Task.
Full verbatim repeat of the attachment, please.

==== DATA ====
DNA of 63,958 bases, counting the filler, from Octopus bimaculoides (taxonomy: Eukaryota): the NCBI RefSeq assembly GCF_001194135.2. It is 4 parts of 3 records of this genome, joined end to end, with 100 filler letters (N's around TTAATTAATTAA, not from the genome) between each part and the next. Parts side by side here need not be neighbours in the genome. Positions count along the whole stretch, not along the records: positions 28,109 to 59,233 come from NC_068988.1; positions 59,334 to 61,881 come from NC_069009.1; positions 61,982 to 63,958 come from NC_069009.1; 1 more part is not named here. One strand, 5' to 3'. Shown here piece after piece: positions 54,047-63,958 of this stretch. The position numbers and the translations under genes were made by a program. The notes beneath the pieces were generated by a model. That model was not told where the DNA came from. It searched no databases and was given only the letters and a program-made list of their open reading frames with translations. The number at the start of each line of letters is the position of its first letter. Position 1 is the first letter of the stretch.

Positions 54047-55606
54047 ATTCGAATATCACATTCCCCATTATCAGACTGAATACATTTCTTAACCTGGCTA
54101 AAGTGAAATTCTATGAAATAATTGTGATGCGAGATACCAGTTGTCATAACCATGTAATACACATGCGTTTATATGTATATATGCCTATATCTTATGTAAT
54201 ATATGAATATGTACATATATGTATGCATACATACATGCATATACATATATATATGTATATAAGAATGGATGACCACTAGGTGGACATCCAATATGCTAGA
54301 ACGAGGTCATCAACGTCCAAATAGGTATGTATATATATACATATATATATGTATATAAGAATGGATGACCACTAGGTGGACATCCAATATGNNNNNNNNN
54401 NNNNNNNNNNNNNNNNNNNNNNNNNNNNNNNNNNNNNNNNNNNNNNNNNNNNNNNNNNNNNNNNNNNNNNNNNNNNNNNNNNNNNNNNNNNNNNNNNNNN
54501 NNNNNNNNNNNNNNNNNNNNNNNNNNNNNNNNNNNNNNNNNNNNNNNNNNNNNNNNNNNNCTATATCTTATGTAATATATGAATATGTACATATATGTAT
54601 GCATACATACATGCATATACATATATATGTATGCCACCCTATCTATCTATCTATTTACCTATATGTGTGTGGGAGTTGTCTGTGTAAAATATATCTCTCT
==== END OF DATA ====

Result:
DNA of 63,958 bases, counting the filler, from Octopus bimaculoides (taxonomy: Eukaryota): the NCBI RefSeq assembly GCF_001194135.2. It is 4 parts of 3 records of this genome, joined end to end, with 100 filler letters (N's around TTAATTAATTAA, not from the genome) between each part and the next. Parts side by side here need not be neighbours in the genome. Positions count along the whole stretch, not along the records: positions 28,109 to 59,233 come from NC_068988.1; positions 59,334 to 61,881 come from NC_069009.1; positions 61,982 to 63,958 come from NC_069009.1; 1 more part is not named here. One strand, 5' to 3'. Shown here piece after piece: positions 54,047-63,958 of this stretch. The position numbers and the translations under genes were made by a program. The notes beneath the pieces were generated by a model. That model was not told where the DNA came from. It searched no databases and was given only the letters and a program-made list of their open reading frames with translations. The number at the start of each line of letters is the position of its first letter. Position 1 is the first letter of the stretch.

Positions 54047-55606
54047 ATTCGAATATCACATTCCCCATTATCAGACTGAATACATTTCTTAACCTGGCTA
54101 AAGTGAAATTCTATGAAATAATTGTGATGCGAGATACCAGTTGTCATAACCATGTAATACACATGCGTTTATATGTATATATGCCTATATCTTATGTAAT
54201 ATATGAATATGTACATATATGTATGCATACATACATGCATATACATATATATATGTATATAAGAATGGATGACCACTAGGTGGACATCCAATATGCTAGA
54301 ACGAGGTCATCAACGTCCAAATAGGTATGTATATATATACATATATATATGTATATAAGAATGGATGACCACTAGGTGGACATCCAATATGNNNNNNNNN
54401 NNNNNNNNNNNNNNNNNNNNNNNNNNNNNNNNNNNNNNNNNNNNNNNNNNNNNNNNNNNNNNNNNNNNNNNNNNNNNNNNNNNNNNNNNNNNNNNNNNNN
54501 NNNNNNNNNNNNNNNNNNNNNNNNNNNNNNNNNNNNNNNNNNNNNNNNNNNNNNNNNNNNCTATATCTTATGTAATATATGAATATGTACATATATGTAT
54601 GCATACATACATGCATATACATATATATGTATGCCACCCTATCTATCTATCTATTTACCTATATGTGTGTGGGAGTTGTCTGTGTAAAATATATCTCTCT